Ken doubted everything he couldn’t measure. I do not. There is no way to measure the impact Ken Godwin had on our church — and there is no doubt he changed us. I hope his church continued to change him, too, though we never again made a “believer” of him.
So, what do you do with such a skeptic, who’s not so sure of the concept of God but believes the Way of Jesus should change the world? You make a deacon of him, of course! And when he dies, what do you say? How honest can you be?
My pastoral colleagues who convene annually for retreat have a running joke that we are going to write a book based on our experiences called, “You Can’t Make This Stuff Up!” Each year as we share the joys and commiserate about the oddity called “pastoral life” there are new chapters to add. Mine for this coming summer might be entitled “Atheists Make the Best Deacons — and Their Buddhist Wives Make the Best Christians!”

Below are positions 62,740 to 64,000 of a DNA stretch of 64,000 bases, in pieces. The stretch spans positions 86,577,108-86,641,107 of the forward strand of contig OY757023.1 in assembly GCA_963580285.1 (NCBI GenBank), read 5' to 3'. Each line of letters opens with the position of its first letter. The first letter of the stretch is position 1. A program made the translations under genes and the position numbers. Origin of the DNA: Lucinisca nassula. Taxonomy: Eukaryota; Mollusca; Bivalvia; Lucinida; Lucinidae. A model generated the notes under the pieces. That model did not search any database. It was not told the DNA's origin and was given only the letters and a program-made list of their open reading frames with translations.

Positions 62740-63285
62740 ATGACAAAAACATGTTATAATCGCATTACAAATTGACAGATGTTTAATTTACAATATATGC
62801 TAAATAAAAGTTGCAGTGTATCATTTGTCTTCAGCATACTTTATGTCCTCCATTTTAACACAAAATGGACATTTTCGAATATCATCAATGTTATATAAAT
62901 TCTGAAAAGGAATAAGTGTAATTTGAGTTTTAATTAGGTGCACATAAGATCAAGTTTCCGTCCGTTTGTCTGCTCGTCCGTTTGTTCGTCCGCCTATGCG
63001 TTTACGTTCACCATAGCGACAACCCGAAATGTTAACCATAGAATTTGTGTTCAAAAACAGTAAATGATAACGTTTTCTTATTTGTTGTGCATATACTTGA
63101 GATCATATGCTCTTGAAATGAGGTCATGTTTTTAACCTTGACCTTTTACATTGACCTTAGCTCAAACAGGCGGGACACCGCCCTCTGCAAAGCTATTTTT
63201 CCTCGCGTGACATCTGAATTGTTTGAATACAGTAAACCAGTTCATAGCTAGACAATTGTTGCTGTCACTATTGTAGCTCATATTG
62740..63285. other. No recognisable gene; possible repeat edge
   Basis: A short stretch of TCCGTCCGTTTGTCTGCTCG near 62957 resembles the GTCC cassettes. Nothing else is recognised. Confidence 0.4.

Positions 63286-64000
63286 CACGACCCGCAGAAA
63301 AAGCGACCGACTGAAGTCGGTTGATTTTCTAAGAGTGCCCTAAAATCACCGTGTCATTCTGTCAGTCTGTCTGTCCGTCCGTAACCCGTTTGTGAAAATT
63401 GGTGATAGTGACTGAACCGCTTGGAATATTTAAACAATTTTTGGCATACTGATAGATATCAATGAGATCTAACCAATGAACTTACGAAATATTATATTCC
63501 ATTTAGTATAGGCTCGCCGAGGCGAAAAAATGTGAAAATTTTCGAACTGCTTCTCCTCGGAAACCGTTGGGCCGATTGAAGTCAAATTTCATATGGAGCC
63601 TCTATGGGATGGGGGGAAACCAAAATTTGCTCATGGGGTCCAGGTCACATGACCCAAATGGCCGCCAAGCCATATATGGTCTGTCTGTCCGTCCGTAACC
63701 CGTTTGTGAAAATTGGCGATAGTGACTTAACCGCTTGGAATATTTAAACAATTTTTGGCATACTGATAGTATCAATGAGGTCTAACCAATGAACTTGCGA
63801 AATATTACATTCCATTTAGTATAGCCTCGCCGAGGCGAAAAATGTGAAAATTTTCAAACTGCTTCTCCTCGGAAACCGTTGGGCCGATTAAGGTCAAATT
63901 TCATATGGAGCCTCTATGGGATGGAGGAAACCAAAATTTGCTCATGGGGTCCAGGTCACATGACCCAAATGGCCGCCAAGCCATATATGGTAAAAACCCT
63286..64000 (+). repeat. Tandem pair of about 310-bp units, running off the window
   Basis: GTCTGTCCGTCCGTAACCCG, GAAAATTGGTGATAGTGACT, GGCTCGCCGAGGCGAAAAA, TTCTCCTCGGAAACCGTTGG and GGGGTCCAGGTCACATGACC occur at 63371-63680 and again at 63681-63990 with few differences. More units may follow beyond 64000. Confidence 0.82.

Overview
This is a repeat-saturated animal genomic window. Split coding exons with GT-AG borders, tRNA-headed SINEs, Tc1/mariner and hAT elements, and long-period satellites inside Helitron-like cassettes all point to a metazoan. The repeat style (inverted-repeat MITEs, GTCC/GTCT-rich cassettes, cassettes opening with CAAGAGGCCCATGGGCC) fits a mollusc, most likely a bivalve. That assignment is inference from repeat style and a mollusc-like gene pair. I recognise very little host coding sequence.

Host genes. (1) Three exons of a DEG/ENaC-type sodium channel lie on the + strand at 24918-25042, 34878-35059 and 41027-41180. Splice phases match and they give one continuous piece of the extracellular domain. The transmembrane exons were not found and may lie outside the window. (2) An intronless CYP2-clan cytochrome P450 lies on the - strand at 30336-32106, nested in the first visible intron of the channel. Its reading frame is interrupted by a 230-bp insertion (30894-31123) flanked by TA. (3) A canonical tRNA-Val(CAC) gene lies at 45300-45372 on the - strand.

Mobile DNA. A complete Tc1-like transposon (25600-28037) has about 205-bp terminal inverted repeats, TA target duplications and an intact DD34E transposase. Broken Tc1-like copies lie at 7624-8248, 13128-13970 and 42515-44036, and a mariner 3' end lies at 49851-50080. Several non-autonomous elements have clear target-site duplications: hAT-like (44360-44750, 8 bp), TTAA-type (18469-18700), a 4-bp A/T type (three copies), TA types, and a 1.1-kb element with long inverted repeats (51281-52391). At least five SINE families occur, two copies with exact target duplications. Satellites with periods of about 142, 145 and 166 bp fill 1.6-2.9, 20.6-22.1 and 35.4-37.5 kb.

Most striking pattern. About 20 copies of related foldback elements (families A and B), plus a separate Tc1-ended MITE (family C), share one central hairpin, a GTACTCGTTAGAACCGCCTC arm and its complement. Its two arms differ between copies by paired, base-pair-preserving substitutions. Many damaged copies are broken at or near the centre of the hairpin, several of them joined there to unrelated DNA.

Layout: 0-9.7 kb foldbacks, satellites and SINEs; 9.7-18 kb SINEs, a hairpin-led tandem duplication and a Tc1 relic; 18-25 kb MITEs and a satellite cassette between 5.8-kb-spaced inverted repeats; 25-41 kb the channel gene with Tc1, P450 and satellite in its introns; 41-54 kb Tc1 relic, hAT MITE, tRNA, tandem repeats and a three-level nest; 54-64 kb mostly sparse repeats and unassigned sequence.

While he was not uncomfortable with that designation, from our conversations together I think “agnostic” might have been a more apt description of my friend, Dr. Ken Godwin. From the Greek roots, a and gnosis, meaning “not knowing,” agnostics say there’s a lot more about God we cannot know (even if there’s God) than we can know. Frankly, I am not too uncomfortable using that word to describe a humble approach to theology — and this Baptist minister had gotten pretty comfortable serving with a deacon who had a lot less certainty about a supreme being than about the supreme value of community. The whole Christian Church would do well with a little less certainty and a lot more service.
In his list of those “gifts of the spirit,” the Apostle Paul names faith as one of the gifts. That implication may be troubling;, namely, if it is just one of the gifts, maybe some people do not get it? That is, what Paul says, and his affirmation meets with my experience of people.